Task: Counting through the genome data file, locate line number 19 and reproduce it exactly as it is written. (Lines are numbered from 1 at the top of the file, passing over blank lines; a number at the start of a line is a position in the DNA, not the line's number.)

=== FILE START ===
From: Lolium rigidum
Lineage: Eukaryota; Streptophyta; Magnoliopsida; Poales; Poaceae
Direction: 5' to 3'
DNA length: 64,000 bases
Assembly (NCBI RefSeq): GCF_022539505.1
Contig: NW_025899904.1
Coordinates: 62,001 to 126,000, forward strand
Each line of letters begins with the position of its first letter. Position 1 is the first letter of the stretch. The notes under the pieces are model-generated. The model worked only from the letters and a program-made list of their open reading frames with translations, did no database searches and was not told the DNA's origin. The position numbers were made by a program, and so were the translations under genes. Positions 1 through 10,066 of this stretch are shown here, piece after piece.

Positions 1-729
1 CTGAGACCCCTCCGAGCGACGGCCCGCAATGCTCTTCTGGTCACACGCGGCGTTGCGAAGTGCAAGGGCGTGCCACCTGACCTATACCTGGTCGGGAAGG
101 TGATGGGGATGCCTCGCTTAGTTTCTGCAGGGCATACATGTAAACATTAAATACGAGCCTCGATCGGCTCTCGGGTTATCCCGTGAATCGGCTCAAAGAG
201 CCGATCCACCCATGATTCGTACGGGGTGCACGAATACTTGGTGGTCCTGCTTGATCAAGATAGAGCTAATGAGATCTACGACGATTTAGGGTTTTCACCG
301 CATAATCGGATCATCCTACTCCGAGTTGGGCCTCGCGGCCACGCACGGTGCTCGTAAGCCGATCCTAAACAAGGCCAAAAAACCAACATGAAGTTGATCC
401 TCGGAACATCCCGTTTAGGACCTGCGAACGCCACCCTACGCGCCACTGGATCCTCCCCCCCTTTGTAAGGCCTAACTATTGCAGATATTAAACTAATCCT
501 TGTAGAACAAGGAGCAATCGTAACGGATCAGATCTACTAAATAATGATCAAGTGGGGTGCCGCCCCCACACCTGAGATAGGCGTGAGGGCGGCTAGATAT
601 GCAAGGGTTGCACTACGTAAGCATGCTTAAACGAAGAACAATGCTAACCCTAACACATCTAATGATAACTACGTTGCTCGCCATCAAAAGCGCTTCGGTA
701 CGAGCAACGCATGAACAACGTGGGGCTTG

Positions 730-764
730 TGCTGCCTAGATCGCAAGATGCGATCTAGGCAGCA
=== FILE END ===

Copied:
730 TGCTGCCTAGATCGCAAGATGCGATCTAGGCAGCA